But you don't need to read a book on magazine formats; you could just read a few paragraphs, reverse-engineer a magazine or two in your dentist's office, and be off to the races. Yesterday I put a short, descriptive list on the writing about testing google group
, and I thought I would share it here as well.
So here you have matt's informal list of magazine formats:
Let's say you want to write something on selenium. You could write:
A) The howto. Probably the most common.
Example: "Selenium RC for fun and profit"
B) The interview. A 'journalist' asks questions to an 'expert'.
Example: "The why of selenium - with Jason Huggins"
C) Point-Counterpoint. Like the interview, but we pit two 'experts' against each other
Example: "Selenium Vs. QTP Smackdown!"
C) The Big List.
Example: "Top Ten Reasons to use selenium"
D) The Essay. Common in testing. 600-1,200 words, typically exactly
one page. In essays, you are allowed to be opinionated and take a stand for things. Many magazines have a back page editorial. Here's a good essay on essays: http://www.paulgraham.com/essay.html
E) The page of definitions. ST&Pedia
started out this way, and still has a bit of this 'feel'
Those were the more common ones. Here are a couple rarer forms:
F) The Profile piece. Rare in testing. More common in women's interest magazines. "I sat down with Jason Huggins at his West Texas Ranch to discuss selenium, his issues with Thoughtworks, Google, what he was doing next, and the secret idea that makes him smile." Like an interview, but written in first person, these generally also include private details of home life, clothing worn, etc. really not popular in technology circles, but you might find an example in Wired.
G) Long-Form Journalism. 2,500-4,000 words. Also not popular in technical magazines. Most of Malcolm Gladwell's
writing is long-form journalism; it's basically editorial, but also investigatory in nature. In long-form journalism, you take an issue, pull out quotes from both sides, and try to present an issue objectively. (You can find long-form journalism on blogs, in mass-market magazines, and in plenty of best selling books. So if you want to write in that format, that's great -- but technology magazines might not be the best market for your work.)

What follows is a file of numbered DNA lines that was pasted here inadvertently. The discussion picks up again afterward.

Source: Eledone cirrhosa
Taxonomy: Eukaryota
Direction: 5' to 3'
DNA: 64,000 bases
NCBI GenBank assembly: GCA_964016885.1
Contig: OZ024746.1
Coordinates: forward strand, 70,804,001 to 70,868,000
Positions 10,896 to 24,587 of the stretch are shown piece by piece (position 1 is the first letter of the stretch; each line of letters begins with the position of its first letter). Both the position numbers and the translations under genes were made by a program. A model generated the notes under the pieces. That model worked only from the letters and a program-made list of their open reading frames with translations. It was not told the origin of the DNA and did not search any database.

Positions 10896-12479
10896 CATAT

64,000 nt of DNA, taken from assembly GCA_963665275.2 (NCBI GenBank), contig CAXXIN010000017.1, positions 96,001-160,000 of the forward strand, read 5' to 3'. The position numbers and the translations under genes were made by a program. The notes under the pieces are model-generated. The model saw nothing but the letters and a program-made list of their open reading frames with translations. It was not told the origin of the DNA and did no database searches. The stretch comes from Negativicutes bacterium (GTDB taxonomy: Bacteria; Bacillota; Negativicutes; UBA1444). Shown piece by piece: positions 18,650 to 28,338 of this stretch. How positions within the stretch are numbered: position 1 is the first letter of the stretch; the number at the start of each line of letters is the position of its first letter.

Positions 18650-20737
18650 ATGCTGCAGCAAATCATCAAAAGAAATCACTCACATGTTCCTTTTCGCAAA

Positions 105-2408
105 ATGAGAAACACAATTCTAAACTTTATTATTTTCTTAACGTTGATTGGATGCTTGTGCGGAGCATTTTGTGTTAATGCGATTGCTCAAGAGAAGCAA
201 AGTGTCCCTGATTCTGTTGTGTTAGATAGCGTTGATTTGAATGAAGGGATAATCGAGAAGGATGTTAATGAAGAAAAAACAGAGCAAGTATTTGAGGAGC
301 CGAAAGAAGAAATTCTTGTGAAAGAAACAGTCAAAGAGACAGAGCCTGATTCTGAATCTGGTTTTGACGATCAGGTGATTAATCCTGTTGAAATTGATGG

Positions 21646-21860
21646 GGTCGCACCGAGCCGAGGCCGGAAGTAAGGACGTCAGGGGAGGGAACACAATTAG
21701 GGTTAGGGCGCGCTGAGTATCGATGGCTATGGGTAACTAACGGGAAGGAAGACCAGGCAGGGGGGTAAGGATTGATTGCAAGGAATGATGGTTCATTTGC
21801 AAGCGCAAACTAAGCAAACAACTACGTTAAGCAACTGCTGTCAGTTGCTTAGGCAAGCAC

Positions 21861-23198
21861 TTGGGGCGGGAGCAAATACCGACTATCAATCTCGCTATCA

Be careful, though, as the desire to appear objective often manifests as not taking a side. Example: "Traffic. A crosswalk would slow automobiles, but might be more safe. Then again, there aren't really many accidents in the area. One thing is certain: This is a complex subject" How is the reader supposed to respond, exactly?
H) Another format that you don't see much of in testing is the Short Story, but BetterSW was doing that for awhile with "Management Chronicles." A great example of that genre is the early work of Victor Stone
I like the short story format when you want to write something that the other side might not "get" for ideological reasons. So you use an anecdote and use humor.
So that's my quick review of magazine formats. Of course, I'm compressing multiple hundred-page tomes into a blog post, so I'm sure there's loss involved, but the basics of writing a piece for publication are having an idea, having a twist or "hook" for the idea that makes it unique, picking a format, then getting the intro down. After that, well, there isn't much left to the process of sitting and typing.
haha. Just kidding. There's a lot to the process. We'll just cover it another day.
In the mean time, if you want to get started on something, drop me a note. We can always use good writing and ST&P.